The History of Slot Machines

It All Started With A "Bright" Idea

History Slot Machines

“America’s greatest inventor” Thomas Edison once said: “To invent, you need a good imagination and a pile of junk.” This is not very far off from the conception and invention of what is now a piece of Americana: the slot machine.

SlotDawg would not be possible without innovations made to slot machines over the past 120+ years. To get a feel for our roots, we’re taking a look at the history of slot machines that would inspire generations of gamers and developers to take part in a rapidly growing industry.

The First Slot Machine Rings In New Entertainment

The first mechanical slot machine was invented by Bavarian-born American inventor and car mechanic Charles Fey in 1895 in San Francisco. It was made of cast iron and used horseshoes, bells, and card suit marks on its metal reels. Fey dubbed it the “Liberty Bell” for its signature “ding!” when players received the highest payout with three bell symbols in a row. It also harkened back to the original Liberty Bell, the iconic symbol of American independence from the Revolutionary War period. Frey sold his machines to saloons on a 50/50 profit split. It grew so successful so quickly that he quit his job as a mechanic to produce these slot machines full-time out of his basement.

Charles Fey Slot Machine

(Photo: TechPrevue)

In this time period, coin-operated gambling machines with elementary games, such as two toy horses that would race each other when a coin was inserted, inspired wagering from patrons. Proprietors would pay winning patrons in drinks, cigars, or trade checks that could be cashed in for refreshments. With Fey’s invention, patrons could now receive real monetary rewards.

As with many great ideas, the Liberty Bell was copied by many of Fey’s competitors, most notably the Herbert Mills Novelty Company of Chicago. Their machine had just one difference: it was named the Operator Bell. Fey went on to create other popular inventions, such as the trade check separator, which was used inside the Liberty Bell. The separator had a special pin that detected fake nickels versus real nickels.

A Brief Intermission

Although slot machines were popular, they were deeply opposed by the clergy and the law due to morality concerns that surrounded the Prohibition era. As a result, San Francisco banned them in 1909, with the entirety of California and Nevada soon following suit. Most slot machine factories then moved to Chicago. To slot machine manufacturers, this banishment wasn’t the end of the world; it was a minor setback that required a little more creativity for the future.

To sidestep the law, Fey and competitors built machines with no coin slots. This made pay-ins and payouts more of a covert operation, performed in secret at the saloon counter. The Industry Novelty Company took it a step further by calling their machines “chewing gum dispensers” to evade legal restrictions. Reel symbols represented the different flavors of gum (three cherries = cherry-flavored gum) that were some of the first ubiquitous lemon, cherry, and plum slot symbols forever ingrained in the American psyche. The Herbert Mills Novelty Company also came out with its “Jackpot” machine in 1916 that flushed out all the coins in the machine when certain combinations of symbols appeared on the reels.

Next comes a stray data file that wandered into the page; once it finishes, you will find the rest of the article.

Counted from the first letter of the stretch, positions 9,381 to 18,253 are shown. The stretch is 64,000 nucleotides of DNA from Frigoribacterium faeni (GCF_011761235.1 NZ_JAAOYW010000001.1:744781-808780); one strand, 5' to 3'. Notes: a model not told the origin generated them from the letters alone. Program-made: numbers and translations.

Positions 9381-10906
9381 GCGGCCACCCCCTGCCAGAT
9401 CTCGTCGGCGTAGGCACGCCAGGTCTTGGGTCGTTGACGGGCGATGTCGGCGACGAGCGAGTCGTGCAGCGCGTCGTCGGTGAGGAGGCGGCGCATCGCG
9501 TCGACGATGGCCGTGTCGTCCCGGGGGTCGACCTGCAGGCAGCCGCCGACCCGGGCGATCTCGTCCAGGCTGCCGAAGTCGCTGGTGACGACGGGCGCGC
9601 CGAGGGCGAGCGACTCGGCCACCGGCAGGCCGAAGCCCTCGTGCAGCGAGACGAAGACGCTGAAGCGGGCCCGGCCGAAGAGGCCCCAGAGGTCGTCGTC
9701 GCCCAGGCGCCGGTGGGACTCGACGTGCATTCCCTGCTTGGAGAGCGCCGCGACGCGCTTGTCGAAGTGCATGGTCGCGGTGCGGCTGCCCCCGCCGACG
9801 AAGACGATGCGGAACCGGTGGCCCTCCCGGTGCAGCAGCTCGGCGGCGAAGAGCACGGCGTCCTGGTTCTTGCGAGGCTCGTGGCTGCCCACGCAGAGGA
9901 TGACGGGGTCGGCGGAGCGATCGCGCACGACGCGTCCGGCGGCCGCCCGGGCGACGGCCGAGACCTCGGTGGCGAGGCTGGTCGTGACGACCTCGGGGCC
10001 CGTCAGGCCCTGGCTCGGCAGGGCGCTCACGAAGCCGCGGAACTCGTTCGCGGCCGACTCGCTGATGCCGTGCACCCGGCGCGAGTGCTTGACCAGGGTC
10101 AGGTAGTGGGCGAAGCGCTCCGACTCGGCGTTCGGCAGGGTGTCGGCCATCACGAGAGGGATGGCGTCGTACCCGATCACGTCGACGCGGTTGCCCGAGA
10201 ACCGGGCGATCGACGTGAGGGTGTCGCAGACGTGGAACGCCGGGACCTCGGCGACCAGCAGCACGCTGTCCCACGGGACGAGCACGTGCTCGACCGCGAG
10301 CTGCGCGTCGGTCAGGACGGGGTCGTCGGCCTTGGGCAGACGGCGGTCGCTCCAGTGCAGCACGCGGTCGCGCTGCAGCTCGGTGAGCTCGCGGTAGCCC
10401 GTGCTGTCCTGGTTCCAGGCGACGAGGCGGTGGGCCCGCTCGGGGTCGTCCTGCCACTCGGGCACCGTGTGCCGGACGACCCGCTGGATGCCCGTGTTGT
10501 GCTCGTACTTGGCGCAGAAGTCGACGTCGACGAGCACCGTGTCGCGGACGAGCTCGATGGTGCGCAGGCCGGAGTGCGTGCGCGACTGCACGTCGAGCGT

Slot Machines Take Off

Slot machines continued to be popular throughout the ‘20’s and ‘30’s. But, when the depression hit, slot machines could only be played in private due to consistent legal regulations. After WWII, slot machines were accepted globally because of the prospect of increased tax revenue. The 1950’s and ‘60’s ushered in electromechanical slots with multiple payout schemes, like 3- and 5-coin multipliers, whereby the payout was proportional to the number of coins put in the machine before the lever was pulled.

Bally, one of the largest slot developers of our time, made the first electromechanical  “fruit machine” in 1963 called Money Honey. It featured more fruits, like oranges, melons, lemons, and cherries, with an electric “hopper.” The hopper was unique in that it was initially invented for banks as a way to automatically count coins, which enabled Money Honey to hold significantly more coins than its forebears. Jackpots grew dramatically because hundreds of coins could be dispensed in one go, as opposed to just a handful previously.

The Modern Age

Video slot machines – where simulated games are played on a monitor – were created by the Fortune Coin Company and introduced to Las Vegas in 1975. Strangely, these did not take off in the way people thought. Players were skeptical when it came to the technology and its nontraditional approach to the games. Pulling the lever, hearing the reels fall into place, and watching cascading coins was all part of the slot experience. Luckily, the International Gaming Technology company (IGT) saw the potential and purchased Fortune Coin. IGT eventually grew into the slot machine giant it is today and one of the foremost authorities on video reel slots.

Modern slot machines combine the two, synchronizing the best in digital gaming technology and familiar aspects of slots to retain mass appeal. Mobile apps and online gaming, for example, shift games to a personal interface. Today’s slot machines focus on creating an inclusive experience with games tailored to consumer interests. Slot games resemble the immersive qualities of video games, which have dedicated storylines, characters, and consequences for certain moves. Pop culture references also consider customer tastes. Games with Sons of Anarchy, James Bond, Wheel of Fortune, Michael Jackson: King of Pop, and Wizard of Oz themes appeal to a wide spectrum of personalities and ages.

All this from a pile of junk.

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